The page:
20

The fastest way to leave the Solar System is to pass by as many of the Gas Giants as you can, and use their gravity to slingshot you faster. As there are no planets outside of the ecliptic, it would not be advantageous to avoid the ecliptic plane. This holds true until we start to get really fast space probes. Furthermore, passing by the planets would give ...


17

There are two major reasons you may be going outside the ecliptical plane: You want to get to a particular star. You want to put the Sun on a direct line between your craft and another point in the sky (usually a star system or an interstellar probe to that star system) to exploit Sun's gravitational lens (that is, your destination starts around 550-740 AU ...


4

This is an interesting question! tl;dr: I don't know about artificially maintained orbits, but for uncontrolled orbits Earth's strong oblateness and the Moon's gravitational perturbations will not allow for an orbit parallel to the ecliptic to remain that way. Near GEO: We're looking for an Earth orbit with an inclination of 23 degrees, and a ascending ...


3

If my understanding of the question is correct, the OP is asking why exactly the CSM/LM stack longitudinal axis (from nozzle bell to pointy front end) was oriented perpendicular to ecliptic plane during Passive Thermal Control (PTC) mode, when it would've been also possible to orient it within the ecliptic plane thus maintaining the line of sight with Earth ...


3

It depends on if you are doing a direct to leave the solar system or doing a flyby, but probably. If you are directly leaving the solar system, then the close you are to the Earth's inclination around the Sun, the more your velocity will count. If you go completely perpendicular to that, it will take quite a bit more fuel, as you have to do an inclination ...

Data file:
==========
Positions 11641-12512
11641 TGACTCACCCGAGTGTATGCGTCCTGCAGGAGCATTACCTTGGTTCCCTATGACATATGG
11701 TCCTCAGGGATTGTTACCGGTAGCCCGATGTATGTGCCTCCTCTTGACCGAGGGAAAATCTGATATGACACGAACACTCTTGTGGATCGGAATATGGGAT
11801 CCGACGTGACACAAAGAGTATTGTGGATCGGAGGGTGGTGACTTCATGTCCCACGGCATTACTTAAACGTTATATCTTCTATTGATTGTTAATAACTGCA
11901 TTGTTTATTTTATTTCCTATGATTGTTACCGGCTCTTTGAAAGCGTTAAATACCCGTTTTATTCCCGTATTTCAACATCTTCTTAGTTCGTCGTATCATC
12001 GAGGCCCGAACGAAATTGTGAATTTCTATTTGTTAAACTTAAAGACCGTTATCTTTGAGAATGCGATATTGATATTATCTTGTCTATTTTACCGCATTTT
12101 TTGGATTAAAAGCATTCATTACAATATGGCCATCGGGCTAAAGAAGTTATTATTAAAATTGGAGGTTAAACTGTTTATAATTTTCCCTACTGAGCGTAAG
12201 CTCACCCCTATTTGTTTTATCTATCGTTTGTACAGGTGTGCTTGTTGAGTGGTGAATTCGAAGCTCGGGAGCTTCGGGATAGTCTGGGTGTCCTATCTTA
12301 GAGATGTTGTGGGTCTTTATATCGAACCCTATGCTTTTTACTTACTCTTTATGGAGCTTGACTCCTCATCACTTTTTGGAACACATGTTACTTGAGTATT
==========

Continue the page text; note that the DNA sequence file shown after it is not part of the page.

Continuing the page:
2

The ecliptic plane of our solar system is at an angle of about 60º relative to the Galactic plane of our galaxy. The Milky Way is about 100,000 ly (30 kpc) in diameter, and, on average, approximately 1,000 ly (0.3 kpc) thick. This means that when you leave the solar system along our ecliptic plane, you can visit the stars in our neighborhood, but you '...


2

Google tries to use live images from the Slough Space Camera (and the Hubble as far as I know), so yes, I would assume that all of the geometrics are accurate or at least extremely close. You can actually use a feature called "sky" with Google Earth which enables you to: "Check out the new Slooh Space Camera layer to see live images of galaxies, objects ...


1

The four antenna dishes were mounted at the bottom side of the Service module. For continous communication during a PTC the central roll axis of the CSM should be oriented towards the ground stations on Earth. The nozzle of the SM engine and the bottom of the SM should not pass between antennas and ground station during PTC roll to ensure continous radio ...


1

You should be able to fetch ecliptic coordinates with: x, y, z = venus.at(t).ecliptic_position().km Here is the current documentation — it is a bit brief, so I will try adding an example to them this weekend. You will see that there is also a method, in case you ever need it, for ecliptic latitude and longitude: http://rhodesmill.org/skyfield/api-position....


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